Posts

New Interface Multi-Axis Sensor Selection Guide

Interface multi-axis sensors have multiple benefits for test and measurement applications. Beyond providing more data, they consolidate measurement signals and conserve test space.

Interface multi-axis sensors are like other force and torque sensors with strain gage bridges bonded to machined flexures. Each bridge typically defines a measurement axis. Interface offers multiple configurations for 2, 3, or 6-axis options: axial and torque, axial and shear, axial and moment, and all six degrees.

Most force and torque sensors are bidirectional, tension, and compression. Many sensors can be dual or triple-bridge for dedicated or redundant signals. These types of load cells output the same signal and direction of measurement.

Uniquely, multi-axis sensors have additional bridges to provide output signals for varying axes or types of mechanical loading. Interface multi-axis sensors are designed to provide a complete picture of the test article by quantifying reaction loads through the test article on the “non-measure” side.

These specialized load cells are used in various applications across industries, including aerospace, robotics, automotive, and medical device research. These sensors are specifically designed for applications requiring measuring moment and axial loads to determine the center of gravity or misalignment. They are used for tests requiring simultaneous force and torque monitoring, such as bearing test and material test machines, rheometry test machines for rubber testing, or continuous stress testing of equipment like pumps and master key systems. The multi-axis sensor offers better fatigue testing through setup and load verification.

Below is a demonstration using Interface’s 6-Axis Sensor with our BX8 to measure the precise movements of a robotic hand.

For additional information on this type of application, check out Manufacturing: 6-Axis Force Plate Robotic Arm and Using Multi-Axis Sensors to Bring Robotics to Life.

Selecting a Multi-Axis Sensor

To find the suitable multi-axis sensor for your unique requirements, Interface’s latest resource guide is a versatile reference to compare the sensor types, features, capabilities, and options. The Interface Multi-Axis Sensor Selection Guide lets you quickly evaluate the various sensor types based on whether you need a 2-axis, 3-axis, or 6-axis. Reviewing the products based on features and capabilities is easy, including tension and compression, axial torsion, force and torque, side and radial force, compact, temperature compensated, moment compensated, flange mount, or a center through hole.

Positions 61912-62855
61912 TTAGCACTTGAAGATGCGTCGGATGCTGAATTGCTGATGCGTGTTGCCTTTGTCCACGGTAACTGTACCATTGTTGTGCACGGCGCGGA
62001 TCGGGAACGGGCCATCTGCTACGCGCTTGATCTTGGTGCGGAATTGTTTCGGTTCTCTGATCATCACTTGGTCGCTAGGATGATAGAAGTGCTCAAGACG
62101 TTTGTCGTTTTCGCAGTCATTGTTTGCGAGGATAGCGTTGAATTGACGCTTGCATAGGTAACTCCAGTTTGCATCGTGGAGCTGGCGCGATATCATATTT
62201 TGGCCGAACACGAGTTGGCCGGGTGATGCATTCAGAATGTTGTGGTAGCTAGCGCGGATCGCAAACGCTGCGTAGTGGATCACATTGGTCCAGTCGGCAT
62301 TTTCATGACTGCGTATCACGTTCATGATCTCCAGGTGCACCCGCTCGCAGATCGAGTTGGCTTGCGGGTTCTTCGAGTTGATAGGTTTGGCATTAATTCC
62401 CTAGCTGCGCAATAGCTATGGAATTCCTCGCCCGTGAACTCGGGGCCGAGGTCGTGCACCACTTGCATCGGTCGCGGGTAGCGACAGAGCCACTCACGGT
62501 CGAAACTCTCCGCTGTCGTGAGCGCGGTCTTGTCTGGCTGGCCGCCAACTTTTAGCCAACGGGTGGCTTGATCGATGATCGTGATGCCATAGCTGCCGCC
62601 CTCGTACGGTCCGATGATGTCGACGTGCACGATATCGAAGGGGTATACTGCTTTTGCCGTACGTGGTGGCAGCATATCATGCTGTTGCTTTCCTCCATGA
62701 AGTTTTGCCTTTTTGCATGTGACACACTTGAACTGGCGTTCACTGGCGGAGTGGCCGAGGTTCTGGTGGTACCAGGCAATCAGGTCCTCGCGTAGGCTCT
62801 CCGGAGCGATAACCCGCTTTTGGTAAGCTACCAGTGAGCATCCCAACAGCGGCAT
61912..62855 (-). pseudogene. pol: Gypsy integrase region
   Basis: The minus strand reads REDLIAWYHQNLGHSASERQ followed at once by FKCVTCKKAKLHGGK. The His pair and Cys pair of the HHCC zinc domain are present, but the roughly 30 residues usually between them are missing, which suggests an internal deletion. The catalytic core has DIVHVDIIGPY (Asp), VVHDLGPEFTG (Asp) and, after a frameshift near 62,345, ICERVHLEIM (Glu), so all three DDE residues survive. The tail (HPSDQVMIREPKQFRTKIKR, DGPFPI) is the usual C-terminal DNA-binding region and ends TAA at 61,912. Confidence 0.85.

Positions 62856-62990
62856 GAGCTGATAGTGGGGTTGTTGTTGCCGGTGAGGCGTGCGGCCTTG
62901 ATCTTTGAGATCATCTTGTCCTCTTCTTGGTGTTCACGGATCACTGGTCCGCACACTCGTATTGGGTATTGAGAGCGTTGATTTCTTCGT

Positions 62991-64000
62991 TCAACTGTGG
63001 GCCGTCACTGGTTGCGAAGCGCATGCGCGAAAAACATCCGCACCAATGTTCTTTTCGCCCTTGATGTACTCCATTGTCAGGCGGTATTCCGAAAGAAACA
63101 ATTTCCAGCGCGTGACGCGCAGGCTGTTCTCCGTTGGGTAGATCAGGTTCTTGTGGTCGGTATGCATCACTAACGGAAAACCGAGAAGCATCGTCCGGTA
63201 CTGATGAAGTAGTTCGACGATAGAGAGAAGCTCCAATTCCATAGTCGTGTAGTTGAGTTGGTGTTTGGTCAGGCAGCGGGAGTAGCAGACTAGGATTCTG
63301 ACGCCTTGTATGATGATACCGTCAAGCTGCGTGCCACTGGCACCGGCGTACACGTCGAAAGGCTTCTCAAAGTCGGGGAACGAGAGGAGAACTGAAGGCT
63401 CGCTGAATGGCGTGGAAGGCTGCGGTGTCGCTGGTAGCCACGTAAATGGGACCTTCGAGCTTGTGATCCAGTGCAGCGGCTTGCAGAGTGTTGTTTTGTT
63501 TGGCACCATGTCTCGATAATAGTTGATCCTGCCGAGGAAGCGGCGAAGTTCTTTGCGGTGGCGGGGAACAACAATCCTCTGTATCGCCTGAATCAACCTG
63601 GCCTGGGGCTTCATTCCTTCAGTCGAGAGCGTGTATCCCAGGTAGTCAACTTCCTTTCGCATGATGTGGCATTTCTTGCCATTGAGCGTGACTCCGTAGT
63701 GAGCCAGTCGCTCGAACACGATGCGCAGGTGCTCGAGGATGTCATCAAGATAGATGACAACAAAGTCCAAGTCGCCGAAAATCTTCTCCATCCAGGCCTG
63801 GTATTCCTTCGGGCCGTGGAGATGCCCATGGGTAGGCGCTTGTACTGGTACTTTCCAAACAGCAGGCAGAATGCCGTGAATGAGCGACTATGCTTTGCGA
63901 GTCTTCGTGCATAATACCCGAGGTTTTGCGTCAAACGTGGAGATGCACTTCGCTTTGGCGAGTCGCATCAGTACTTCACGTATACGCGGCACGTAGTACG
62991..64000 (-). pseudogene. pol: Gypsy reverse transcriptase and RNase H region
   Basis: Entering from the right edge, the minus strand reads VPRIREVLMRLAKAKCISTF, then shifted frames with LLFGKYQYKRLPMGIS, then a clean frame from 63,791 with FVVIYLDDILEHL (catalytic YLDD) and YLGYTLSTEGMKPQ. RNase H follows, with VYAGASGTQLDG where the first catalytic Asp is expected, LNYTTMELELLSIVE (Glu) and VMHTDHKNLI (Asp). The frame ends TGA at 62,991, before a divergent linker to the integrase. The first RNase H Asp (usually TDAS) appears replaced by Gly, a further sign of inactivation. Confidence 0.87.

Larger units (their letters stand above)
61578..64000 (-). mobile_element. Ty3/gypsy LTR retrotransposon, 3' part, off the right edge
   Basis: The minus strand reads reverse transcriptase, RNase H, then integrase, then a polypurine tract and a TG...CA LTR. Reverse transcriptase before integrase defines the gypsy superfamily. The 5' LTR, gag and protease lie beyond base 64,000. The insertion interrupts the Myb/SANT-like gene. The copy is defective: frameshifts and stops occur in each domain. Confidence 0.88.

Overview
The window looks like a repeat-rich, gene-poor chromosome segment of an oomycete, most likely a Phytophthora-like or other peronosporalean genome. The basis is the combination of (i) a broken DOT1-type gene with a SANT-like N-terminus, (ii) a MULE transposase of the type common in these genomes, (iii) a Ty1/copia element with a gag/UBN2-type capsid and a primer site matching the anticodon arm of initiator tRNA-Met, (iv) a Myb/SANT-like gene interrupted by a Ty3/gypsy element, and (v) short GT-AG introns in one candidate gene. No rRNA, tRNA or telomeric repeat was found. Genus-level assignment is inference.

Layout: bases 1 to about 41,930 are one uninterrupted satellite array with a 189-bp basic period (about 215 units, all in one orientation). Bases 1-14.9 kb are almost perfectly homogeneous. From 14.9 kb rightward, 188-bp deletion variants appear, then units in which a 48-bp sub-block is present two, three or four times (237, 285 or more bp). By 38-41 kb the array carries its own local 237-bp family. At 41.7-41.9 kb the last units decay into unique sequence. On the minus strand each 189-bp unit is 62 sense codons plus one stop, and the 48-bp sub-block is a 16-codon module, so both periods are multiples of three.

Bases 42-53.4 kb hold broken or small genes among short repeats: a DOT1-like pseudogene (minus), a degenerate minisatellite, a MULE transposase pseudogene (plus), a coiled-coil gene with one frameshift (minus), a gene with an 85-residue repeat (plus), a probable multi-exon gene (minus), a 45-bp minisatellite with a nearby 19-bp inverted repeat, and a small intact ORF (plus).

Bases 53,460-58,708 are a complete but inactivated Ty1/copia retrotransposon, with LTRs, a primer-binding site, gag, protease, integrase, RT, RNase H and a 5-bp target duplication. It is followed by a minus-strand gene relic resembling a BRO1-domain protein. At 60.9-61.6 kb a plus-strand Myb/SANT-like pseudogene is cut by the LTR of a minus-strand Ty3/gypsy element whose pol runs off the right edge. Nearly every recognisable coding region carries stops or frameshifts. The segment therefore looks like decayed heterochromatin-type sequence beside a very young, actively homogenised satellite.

This new resourceful tool also helps in reviewing various options, including connector protection, connector options, standardized output, TEDS, CANbus, internal shunt cal, custom calibration, multiple bridges, special threads, dual-diaphragm, special temperature range, cable length, and more.

How the Multi-Axis Selection Guide Works

GO TO: Interface Multi-Axis Sensor Selection Guide

STEP ONE: Select the Number Of Axis You Want to Measure

STEP TWO: Identify Multi-Axis Sensor Features And Capabilities

  • Axial Torsion
  • Center Through Hole
  • Compact
  • Flange Mount
  • Force and Torque
  • High Capacity
  • Moment Compensated
  • Side and Radial Force
  • Temperature Compensated
  • Tension and Compression

STEP THREE: Choose the Multi-Axis Sensor Options

  • Active output ±10V
  • Active output ±5V
  • Add a connector to a cable
  • Cable length
  • CANbus
  • Connector options
  • Connector protection
  • Custom calibration
  • Dual diaphragm
  • Integrated speed and angle measurements option
  • Internal Shunt Cal
  • Mating cable assembly
  • Multiple bridges
  • Special temperature range
  • Special threads
  • Special versions on request
  • Speed up to 3000 rpm
  • Standardized output
  • TEDS

Interface a range of resources related to our multi-axis sensors.  Here is a recent webinar that helps give you a background on these sensors and applications and technical tips.

TIP: Find all of the Interface product guides here.

ADDITIONAL RESOURCES

Multi-Axis Sensors Product Brochure

Enhancing Structural Testing with Multi-Axis Load Cells

A Promising Future in Measurement and Analysis Using Multi-Axis Sensors

Mounting Tips for Multi-Axis Sensors

Enhancing Friction Testing with Multi-Axis Sensors

Interface Multi-Axis Sensor Market Research

Dimensions of Multi-Axis Sensors – An Interface-Hosted Forum

Multi-Axis Sensors 101

Better Data and Performance with Interface Multi-Axis Sensors

Brochure: BX8 and 6-Axis

A Promising Future in Measurement and Analysis Using Multi-Axis Sensors

By combining the measurements from multiple axes, multi-axis sensors provide a better assessment of an object’s motion or orientation in three-dimensional space. Measuring the changes in resistance or output voltage from the sensing elements along multiple axes, multi-axis load cells can accurately determine the forces acting on them. The combination of the signals from different axes provides a comprehensive understanding of the force distribution, enabling engineers to analyze and optimize designs, evaluate structural integrity, and ensure safe and efficient operation in various applications.